So what is the culture of hockey?

Simply put: teamwork, sportsmanship, accountability, physicality.

At it’s core, hockey is the most sportsmanlike game in the world.  “Adam, what about the fighting and the checking?!”, you say?  Checking allows players to knock another player off the puck to gain control, as well as intimidate your opponents with your physical prowess, a trait that is as ingrained in mammalian behavior as reproduction.  Fighting, outside of the sheer enjoyment or disgust one may have, is a way to keep honor and accountability to a game that sometimes can get emotional.  As we know, if a player is upset because his team is losing, his emotions can lead him to go after the best player on the ice.  It happens in sports without regulated fighting all the time.  The difference is that a player who acts out on those impulses in hockey has to face a tough-guy on the opposing team who is sticking up for his teammate…honor and accountability!

Hockey is also the pure team sport.  You can make countless examples for other sports, but at the end of the day, hockey requires a team to win.  Every player at the top of the scoring chart at the end of the season, as well as all-time, has more assists than goals.  If all they did was shoot, 5 guys would just jump on top of them. 

A goalie can’t stop every shot if nobody is defending in front, and a defenseman couldn’t clear the puck out of the zone if nobody was supporting him in the defensive zone.  If you do not have a deep sense of what it means to be a team player, you can’t succeed at hockey…it’s that simple!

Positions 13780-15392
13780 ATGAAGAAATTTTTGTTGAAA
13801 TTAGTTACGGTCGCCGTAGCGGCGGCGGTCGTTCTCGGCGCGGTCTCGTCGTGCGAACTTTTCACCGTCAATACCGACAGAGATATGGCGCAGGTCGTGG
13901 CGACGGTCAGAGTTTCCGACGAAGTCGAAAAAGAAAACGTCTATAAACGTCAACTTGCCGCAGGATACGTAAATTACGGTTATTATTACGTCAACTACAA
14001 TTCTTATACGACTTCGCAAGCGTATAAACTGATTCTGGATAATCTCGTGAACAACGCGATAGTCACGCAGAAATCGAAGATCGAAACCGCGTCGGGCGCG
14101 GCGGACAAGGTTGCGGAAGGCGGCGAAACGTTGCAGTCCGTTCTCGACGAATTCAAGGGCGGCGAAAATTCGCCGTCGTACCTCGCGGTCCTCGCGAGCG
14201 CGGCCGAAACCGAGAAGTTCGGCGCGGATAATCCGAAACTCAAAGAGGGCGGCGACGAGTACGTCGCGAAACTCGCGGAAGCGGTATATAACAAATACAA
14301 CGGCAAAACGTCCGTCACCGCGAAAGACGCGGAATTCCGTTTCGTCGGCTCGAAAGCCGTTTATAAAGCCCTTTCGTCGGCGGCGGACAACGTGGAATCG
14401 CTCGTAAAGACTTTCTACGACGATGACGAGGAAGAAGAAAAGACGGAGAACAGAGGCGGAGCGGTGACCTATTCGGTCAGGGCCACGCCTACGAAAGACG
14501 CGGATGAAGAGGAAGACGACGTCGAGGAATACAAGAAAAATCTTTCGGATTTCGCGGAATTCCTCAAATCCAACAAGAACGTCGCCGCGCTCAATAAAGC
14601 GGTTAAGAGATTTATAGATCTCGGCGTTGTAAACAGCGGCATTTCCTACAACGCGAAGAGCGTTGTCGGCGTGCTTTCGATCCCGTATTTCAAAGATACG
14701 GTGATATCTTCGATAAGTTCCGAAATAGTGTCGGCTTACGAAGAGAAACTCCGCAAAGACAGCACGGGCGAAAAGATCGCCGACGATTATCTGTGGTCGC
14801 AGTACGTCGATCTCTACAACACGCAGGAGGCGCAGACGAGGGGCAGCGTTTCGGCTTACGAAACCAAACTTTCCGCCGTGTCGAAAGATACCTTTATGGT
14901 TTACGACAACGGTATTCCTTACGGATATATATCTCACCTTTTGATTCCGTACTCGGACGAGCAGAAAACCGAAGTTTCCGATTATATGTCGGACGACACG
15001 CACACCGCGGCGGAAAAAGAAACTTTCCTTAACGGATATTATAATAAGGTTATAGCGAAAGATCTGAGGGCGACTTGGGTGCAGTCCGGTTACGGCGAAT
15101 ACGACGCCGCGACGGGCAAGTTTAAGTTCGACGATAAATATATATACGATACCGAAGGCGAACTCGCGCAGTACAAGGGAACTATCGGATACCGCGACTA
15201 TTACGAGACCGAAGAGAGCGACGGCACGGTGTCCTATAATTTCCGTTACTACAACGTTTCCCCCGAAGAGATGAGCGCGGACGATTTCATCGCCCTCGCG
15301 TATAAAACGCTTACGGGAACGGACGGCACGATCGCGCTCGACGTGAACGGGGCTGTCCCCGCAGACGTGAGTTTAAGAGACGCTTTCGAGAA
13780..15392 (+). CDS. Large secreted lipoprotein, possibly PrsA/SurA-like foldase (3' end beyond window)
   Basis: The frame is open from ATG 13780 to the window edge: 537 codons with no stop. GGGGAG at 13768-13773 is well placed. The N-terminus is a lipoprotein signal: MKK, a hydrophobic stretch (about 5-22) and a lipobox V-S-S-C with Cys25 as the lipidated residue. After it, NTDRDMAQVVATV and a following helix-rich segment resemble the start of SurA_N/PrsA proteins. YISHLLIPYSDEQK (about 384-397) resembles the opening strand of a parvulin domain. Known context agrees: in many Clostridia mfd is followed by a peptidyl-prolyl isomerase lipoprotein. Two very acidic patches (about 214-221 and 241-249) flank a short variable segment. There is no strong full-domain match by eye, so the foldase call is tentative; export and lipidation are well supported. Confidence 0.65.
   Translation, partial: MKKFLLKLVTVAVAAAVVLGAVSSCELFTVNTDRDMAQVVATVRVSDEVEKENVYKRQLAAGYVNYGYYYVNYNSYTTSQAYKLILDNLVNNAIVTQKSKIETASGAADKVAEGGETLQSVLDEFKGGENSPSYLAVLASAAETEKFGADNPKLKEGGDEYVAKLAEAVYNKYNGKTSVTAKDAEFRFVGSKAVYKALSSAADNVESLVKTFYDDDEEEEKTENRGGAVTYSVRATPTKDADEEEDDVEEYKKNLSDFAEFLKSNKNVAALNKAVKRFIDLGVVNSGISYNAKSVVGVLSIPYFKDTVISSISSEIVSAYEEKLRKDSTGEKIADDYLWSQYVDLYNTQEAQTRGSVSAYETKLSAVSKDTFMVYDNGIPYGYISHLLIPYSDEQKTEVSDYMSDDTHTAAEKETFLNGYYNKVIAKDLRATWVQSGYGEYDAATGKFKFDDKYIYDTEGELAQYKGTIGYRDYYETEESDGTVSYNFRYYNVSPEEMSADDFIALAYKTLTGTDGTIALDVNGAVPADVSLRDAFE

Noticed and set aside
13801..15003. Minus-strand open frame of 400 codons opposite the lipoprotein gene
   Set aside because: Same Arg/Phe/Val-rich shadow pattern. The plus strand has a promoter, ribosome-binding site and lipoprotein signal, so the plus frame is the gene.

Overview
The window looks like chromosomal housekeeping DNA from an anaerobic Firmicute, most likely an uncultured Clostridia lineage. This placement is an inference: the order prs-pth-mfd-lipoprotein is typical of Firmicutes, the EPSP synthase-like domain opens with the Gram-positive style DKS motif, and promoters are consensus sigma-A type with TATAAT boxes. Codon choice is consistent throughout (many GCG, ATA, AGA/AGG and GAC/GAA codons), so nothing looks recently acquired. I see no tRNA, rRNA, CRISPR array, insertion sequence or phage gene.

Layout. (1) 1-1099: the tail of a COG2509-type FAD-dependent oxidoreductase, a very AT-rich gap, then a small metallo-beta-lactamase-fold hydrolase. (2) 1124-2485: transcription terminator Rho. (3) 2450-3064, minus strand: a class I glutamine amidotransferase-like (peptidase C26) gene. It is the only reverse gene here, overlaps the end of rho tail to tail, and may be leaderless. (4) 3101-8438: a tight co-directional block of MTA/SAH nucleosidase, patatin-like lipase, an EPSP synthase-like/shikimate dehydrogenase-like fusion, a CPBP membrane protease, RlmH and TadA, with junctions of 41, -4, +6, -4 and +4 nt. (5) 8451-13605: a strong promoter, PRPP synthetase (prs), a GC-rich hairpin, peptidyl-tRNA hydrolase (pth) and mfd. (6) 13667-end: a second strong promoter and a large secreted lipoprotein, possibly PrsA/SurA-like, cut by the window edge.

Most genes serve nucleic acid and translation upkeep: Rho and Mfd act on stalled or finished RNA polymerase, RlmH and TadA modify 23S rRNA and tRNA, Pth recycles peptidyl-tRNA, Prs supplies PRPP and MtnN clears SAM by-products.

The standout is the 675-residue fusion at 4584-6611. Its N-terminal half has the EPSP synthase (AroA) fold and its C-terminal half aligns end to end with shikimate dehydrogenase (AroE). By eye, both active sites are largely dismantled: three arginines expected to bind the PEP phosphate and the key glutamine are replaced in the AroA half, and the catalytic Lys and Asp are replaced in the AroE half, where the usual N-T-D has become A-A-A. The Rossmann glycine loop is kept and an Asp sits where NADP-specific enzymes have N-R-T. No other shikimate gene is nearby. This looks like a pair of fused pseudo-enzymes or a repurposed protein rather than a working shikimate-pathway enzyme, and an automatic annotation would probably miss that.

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Back to China…Together, Angela and I spent 45 minutes on the ice showing the players and the coaches the basics, reinforcing the foundation of the game, but more importantly, we preached the culture.

What we found was that because of the distinct differences in the Asian culture - in particular Chinese culture - as compared to the Western World, players were being worked too hard, too long, and without an understanding of the described virtues that hockey is based upon. We also noticed that coaches relied on the best players to assume dominance. To fix this, we showed them drills to enhance creativity, worked on passing, and ran more scrimmages. I attempted (and failed) to do a somersault on the ice, trying to impart that nothing was out of bounds when it came to being creative and having fun.  Let it be known, I was not in full equipment, only a track suit. Anyway, It helped! They were much better the following year at the 2008 tournament!